In the Budget the Chancellor announced changes to the tax and allowances for landlords and in the Autumn Statement added a 3% additional Stamp Duty bill to anyone buying a second home. What are these changes?
• Tax relief As things stand, people buying to let can claim tax relief on their mortgage interest payments at their marginal rate of tax – so 40% relief for higher rate taxpayers and 45% for the most well off. From April2017 this will gradually be reduced to a flat rate of 20%, phased in over four years. Nationwide building society estimates someone with a £150,000 buy-to-let mortgage earning a rental income of £9,600 a year will see their net profit fall from £2,160 to £960 a year. Once letting fees and voids are included, profits may disappear completely.
• Wear and tear allowance Barely noticed amid the furore of the cut in tax relief was the parallel cut in wear and tear allowances. Landlords will no longer automatically be able to deduct 10% of their rental profits as notional wear and tear, starting from April 2016. Previously, landlords could write off the 10% even if they had not spent any money repairing or replacing things for their tenants that year. From next April they will still be able to get tax relief, but only on costs they have actually incurred on replacing furnishings in their property.
• Stamp duty In the autumn statement chancellor George Osborne announced an extra 3% in stamp duty on purchases of buy-to-let and second homes, starting from April 2016. While owner-occupiers do not pay the tax on purchases up to £125,000, second-homebuyers will face a 3% bill. At each tier of stamp duty – £250,001, £925,001 and £1.5m – investors will pay the additional 3%, until above the final threshold they will pay 15%. On average, a buy-to-let property cost £184,000 last year, and the change will mean a bill of £6,700 instead of the current £1,180.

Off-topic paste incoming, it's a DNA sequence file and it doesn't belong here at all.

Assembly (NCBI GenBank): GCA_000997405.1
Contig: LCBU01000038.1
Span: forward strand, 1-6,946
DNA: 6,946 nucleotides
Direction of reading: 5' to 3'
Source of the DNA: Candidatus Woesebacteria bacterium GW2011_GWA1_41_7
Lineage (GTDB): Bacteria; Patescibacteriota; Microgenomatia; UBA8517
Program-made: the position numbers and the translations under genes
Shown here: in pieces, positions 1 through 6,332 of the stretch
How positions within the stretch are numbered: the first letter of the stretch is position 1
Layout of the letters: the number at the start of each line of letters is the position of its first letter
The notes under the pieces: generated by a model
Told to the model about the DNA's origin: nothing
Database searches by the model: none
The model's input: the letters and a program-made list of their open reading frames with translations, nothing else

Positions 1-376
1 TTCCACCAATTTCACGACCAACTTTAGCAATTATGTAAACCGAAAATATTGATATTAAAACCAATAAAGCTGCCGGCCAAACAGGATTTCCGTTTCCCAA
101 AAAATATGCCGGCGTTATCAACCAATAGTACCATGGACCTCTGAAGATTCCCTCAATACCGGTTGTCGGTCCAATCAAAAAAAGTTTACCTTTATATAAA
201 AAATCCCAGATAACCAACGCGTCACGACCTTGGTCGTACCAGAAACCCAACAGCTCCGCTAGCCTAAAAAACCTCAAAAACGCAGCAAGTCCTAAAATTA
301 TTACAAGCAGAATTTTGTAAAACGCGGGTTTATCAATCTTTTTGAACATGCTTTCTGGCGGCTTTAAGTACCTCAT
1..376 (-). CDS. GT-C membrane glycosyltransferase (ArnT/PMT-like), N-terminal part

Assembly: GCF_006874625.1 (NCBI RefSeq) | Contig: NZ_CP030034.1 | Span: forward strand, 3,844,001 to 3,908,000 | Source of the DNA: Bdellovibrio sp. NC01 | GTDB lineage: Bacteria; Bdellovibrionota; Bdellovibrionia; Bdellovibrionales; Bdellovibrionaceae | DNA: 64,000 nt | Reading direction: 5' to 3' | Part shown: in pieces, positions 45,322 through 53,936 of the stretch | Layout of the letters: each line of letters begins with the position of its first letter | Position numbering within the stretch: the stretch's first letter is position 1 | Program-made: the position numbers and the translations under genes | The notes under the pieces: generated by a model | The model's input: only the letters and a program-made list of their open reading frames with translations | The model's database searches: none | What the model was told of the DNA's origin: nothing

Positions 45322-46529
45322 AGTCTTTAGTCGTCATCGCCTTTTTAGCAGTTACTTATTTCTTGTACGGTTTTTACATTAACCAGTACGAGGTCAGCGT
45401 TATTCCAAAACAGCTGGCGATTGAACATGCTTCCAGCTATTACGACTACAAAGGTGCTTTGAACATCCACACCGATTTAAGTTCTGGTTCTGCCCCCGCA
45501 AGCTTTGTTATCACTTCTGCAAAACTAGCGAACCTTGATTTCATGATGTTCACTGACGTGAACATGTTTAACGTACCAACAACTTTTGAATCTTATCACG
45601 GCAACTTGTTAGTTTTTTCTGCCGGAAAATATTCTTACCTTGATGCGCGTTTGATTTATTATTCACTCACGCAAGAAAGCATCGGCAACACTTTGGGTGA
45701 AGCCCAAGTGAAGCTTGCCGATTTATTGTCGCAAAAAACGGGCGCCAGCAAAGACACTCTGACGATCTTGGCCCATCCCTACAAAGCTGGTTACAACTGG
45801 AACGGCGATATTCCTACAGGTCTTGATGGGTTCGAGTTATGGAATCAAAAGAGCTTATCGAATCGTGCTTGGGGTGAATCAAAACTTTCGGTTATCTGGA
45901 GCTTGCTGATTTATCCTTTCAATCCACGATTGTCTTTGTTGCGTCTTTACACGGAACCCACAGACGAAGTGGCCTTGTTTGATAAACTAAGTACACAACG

What might this mean for landlords, tenants and the wider market?
- Landlords with significant gearing will need to review their borrowings to ensure that their sums add up especially if interest rates were to rise.
- New landlords will try and pass on the additional Stamp Duty cost to sellers in the form of lower offers.
- Many landlords will look at the merits of using a corporate structure as a vehicle although this has other costs and implications.
- Landlords may try and hike rents but it is unlikely that enough will do so to move the market. Yields (the return on capital) will increase if rents stay the same but prices fall.
- Capital values (prices) will be depressed but perhaps not enough to counter other influences.
Don’t forget that in February the new Right to Rent rules start with landlords and letting agents effectively promoted to part-time UK Boarder Agency staff. They must check that the tenant and any other adult occupying the property has a right to live in the UK. Failure could result in a fine of £3,000 but once passed into law, the Immigration Bill 2015 creates a criminal penalty of up to five years in prison!
Who’d want to be a landlord?
You can find out more here and there is a helpful(?) video about it here